NA: When we think about investments and the distribution of climate finance globally, there is a huge disparity between the developed world and the developing one. Also, when we zoom in on developing countries, most of the monies go to the upper-middle-income countries over the most vulnerable ones, which see just a few percentage points of investment compared to the others. It’s really those upper-middle-income economies, like Brazil, South Africa, and Morocco, that are getting most of the investment. This relates to the investment risks associated with a given country – the local financial environment, the macroeconomic conditions, the business confidence, policy uncertainty, and so on. When we compare, on average, developing countries across income groups, we see that they score very differently. For example, Brazil or Chile will have much stronger policy support compared to the Congo or some nations in Africa.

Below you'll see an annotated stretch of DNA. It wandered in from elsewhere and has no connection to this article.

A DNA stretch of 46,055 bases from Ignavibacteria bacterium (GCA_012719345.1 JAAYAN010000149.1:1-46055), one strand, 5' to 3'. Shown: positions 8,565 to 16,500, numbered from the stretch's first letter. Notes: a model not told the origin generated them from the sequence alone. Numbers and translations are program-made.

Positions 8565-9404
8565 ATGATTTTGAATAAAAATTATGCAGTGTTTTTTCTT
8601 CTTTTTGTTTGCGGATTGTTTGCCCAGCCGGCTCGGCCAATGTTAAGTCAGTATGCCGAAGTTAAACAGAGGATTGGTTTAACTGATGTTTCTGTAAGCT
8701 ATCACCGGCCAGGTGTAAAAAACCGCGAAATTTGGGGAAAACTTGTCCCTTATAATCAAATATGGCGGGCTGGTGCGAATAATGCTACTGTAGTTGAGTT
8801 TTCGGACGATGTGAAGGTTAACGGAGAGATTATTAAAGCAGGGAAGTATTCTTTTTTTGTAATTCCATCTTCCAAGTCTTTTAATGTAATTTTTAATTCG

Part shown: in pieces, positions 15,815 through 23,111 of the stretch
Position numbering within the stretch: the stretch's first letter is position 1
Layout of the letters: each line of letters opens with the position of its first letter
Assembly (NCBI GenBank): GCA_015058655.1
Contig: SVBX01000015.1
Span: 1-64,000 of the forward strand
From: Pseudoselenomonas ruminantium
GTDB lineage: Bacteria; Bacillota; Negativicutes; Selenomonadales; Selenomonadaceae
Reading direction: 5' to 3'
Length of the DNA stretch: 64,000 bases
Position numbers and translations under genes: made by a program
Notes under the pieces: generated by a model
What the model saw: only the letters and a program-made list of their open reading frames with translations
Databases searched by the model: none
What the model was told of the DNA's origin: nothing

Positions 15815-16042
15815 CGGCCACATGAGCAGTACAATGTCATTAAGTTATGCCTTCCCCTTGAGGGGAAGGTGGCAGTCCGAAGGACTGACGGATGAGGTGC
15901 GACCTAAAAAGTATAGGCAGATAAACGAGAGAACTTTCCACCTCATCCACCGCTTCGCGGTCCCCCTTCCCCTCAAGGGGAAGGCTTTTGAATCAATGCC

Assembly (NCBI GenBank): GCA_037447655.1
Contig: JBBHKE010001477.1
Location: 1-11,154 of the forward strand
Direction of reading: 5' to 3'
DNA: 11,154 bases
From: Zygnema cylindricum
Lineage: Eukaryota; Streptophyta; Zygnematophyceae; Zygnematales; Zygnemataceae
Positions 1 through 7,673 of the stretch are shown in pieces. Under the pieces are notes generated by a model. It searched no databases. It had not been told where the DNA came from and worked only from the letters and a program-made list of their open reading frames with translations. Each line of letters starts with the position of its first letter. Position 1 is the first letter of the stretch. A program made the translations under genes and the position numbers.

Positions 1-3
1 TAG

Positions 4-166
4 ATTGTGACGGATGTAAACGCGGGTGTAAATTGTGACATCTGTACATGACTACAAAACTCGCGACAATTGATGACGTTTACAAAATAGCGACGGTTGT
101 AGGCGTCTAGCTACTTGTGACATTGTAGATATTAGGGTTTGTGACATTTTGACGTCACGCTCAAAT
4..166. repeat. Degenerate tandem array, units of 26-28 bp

Generally, equity investors or financial lenders ask for higher rates of return to compensate when they perceive high investment risk in a given country. It impacts their willingness to lend. Also, when we look at the most vulnerable economies, they lack capital stock, so there is not really enough capital in these countries, as you say. The financial markets and bond markets are not well-developed, so the money can’t easily flow. Domestic finance is really constrained, and with international finance, it’s very difficult because of these high risk premiums. The result is disabling: If you want to invest in a project in the Congo, the cost of capital is 30% compared to 10% in other countries. It’s also linked to the high debt associated with these countries. International money just doesn’t land there. Some of my research shows that this applies to private capital, which we could expect, but also to public finance. Some of the public finance we examined was much more concentrated in those upper-middle-income countries compared to the more vulnerable ones. So the investment risk is also reflected in the public financial flows, unfortunately.